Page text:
Aftermath by Graham Somerville [Comp00]

IFDB page: Aftermath
Final placement: 37th place (of 53) in the 2000 Interactive Fiction Competition

Sometimes a comp game can be summed up in one word. Of course, that never stops me from going ahead and writing three paragraphs about it anyway, explaining why that word fits, but for those with a distaste for verbosity, that one word can be a handy precis. Aftermath is such a game, and the word, I’m sorry to say, is “dismal.” The game’s topic is war, and not the glory of triumph in battle or the allure of military machinery, but the dismal, dismal existence of lone soldiers on frost-covered battlefields, struggling out from under heaps of bodies and fighting off the human vultures who scavenge through the corpses’ belongings.

This topic, by itself, is quite a downer, but still could be the basis of an excellent game. Unfortunately, Aftermath‘s dismal characteristics don’t stop there. The writing is dismal, the grammar is dismal, the spelling is dismal, the coding is dismal, and the puzzles are beyond dismal. Run-on sentences and other grammar bungles are everywhere, programming errors are legion, and there are as many spelling mistakes as dead bodies. (And with this game, that’s really saying something.) In fact, after I finished the game (with an inexplicable 120 out of 100 points) and received the ending message, I found myself still at the prompt. When I typed “L”, the game said “It looks like an ordinary to me.” I still had all my possessions (including “a apple”), but was trapped in a bizarre post-game limbo. It was almost as hard to figure out as some of the game’s puzzles.

Oy, those puzzles! From the very beginning of the game, I quickly determined that guessing the verb, as well as the noun, was going to be necessary in numerous cases. On top of that, several times very particular objects (or sub-objects) must be examined before the game will reveal things that, by all rights, should be dead obvious (pardon the pun) to the PC. Sadly, that’s not even the worst of it. There’s one puzzle in particular that made me say to my monitor, “How in the hell was I supposed to know to do that?” My monitor never answers me when I ask it that kind of stuff — probably for the best, since it’s not the kind of question that really has a good answer. I’d be quite surprised to learn of anyone who solved all the puzzles in Aftermath without the walkthrough, because not only do they require reading the author’s mind, but they occasionally fly in the face of all logic and sense as well.

The real shame is that an IF game in the war genre could be so good, and Aftermath falls so short of its potential. Heaven knows there’s a ton of inherent drama in war, drama that works from Henry V to Platoon have mined to spectacular effect. What’s more, it’s the kind of genre we don’t see very often in IF, which tends to be more or less dominated by science fictional and fantastic themes (a trend to which I’ve made my share of contributions.) Once and Future starts out in a war, but quickly shifts into Arthurian Fantasy mode. Remembrance delves into WWI, but in a way that could hardly be called interactive. In fact, the only memorable IF game in the war genre I’ve played is Persistence of Memory, which leaves great swaths of territory still untouched.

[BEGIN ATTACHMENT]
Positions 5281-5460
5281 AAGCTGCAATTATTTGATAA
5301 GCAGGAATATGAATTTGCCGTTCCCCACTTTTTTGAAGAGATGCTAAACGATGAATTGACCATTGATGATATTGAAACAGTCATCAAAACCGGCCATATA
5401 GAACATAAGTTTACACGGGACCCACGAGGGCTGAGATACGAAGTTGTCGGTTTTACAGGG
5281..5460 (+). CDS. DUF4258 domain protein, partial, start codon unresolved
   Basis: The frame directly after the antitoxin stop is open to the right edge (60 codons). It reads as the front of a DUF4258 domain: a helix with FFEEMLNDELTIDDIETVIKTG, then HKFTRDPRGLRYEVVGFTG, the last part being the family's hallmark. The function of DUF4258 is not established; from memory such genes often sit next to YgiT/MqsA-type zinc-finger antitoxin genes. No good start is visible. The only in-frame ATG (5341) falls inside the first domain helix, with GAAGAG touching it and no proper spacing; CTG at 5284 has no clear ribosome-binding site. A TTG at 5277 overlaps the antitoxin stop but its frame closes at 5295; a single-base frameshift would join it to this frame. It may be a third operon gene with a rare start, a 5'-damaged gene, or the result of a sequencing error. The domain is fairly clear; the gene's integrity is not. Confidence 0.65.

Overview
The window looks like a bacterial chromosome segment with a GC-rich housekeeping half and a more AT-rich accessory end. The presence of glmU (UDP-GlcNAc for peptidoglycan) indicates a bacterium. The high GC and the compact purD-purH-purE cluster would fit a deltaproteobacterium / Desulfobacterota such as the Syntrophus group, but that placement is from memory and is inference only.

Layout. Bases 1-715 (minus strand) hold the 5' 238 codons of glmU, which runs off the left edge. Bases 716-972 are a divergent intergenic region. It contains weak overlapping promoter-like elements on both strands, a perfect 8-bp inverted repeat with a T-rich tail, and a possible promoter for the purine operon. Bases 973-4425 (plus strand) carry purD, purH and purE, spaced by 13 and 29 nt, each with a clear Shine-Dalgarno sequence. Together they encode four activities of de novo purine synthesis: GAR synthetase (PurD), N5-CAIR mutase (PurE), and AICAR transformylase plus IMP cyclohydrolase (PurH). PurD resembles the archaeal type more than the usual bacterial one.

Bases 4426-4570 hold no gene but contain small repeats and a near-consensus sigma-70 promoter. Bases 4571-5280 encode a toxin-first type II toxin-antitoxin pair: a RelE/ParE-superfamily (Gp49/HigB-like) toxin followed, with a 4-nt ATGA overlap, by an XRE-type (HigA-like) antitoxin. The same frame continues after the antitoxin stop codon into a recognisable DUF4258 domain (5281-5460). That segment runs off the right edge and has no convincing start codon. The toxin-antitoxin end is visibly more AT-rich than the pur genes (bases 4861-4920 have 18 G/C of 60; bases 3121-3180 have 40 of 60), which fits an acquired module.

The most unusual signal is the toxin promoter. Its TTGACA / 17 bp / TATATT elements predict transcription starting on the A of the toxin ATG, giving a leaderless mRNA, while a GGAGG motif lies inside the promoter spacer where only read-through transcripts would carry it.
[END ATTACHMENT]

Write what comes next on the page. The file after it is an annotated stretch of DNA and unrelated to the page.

Aftermath, unhappily, can only manage to come up with gratuitous gore and relentless dreariness, sprinkled throughout with wince-worthy histrionics and unintentionally funny English and TADS errors. It’s all the more disappointing, because the game could have been so moving. Aftermath has a very solid theme, and its basic plot engine, the idea of a character who is the sole survivor of a battle and is obsessed with building a monument to the dead, could have made for a dynamite story. Aftermath isn’t that story, though. Instead its only success, as well as its disappointing failure, lies in the fact that it is just so dismal.

Rating: 3.1

A Moment of Hope by Simmon Keith [Comp99]

IFDB page: A Moment Of Hope
Final placement: 18th place (of 37) in the 1999 Interactive Fiction Competition

Remember how one-room puzzlefests were the big trend of the 1998 competition? Well, I think I’m getting a handle on what it is for ’99: non-interactive fiction. It’s the legacy of Photopia, I suppose. But how little we knew, when we played that one short, brilliant Red Planet section of Photopia where every chosen direction advances the plot, that in a year we’d be playing entire games that operate like that. So far I’ve seen Halothane, which enforces its plot fairly rigidly; Remembrance, which limits the player’s options severely by restricting them to a very short menu; and Life on Beal Street, which is no more interactive than a book. Perhaps the worst offender yet, though, is A Moment of Hope. At least Beal and Remembrance didn’t pretend to be anything but linear roads with no detours available. At least Halothane allowed some freedom of action. Because A Moment of Hope is a TADS game with the appearance of an unrestricted parser, it gives a very believable facade of interactivity, when in fact it’s anything but. Here’s a sample from towards the end of the game: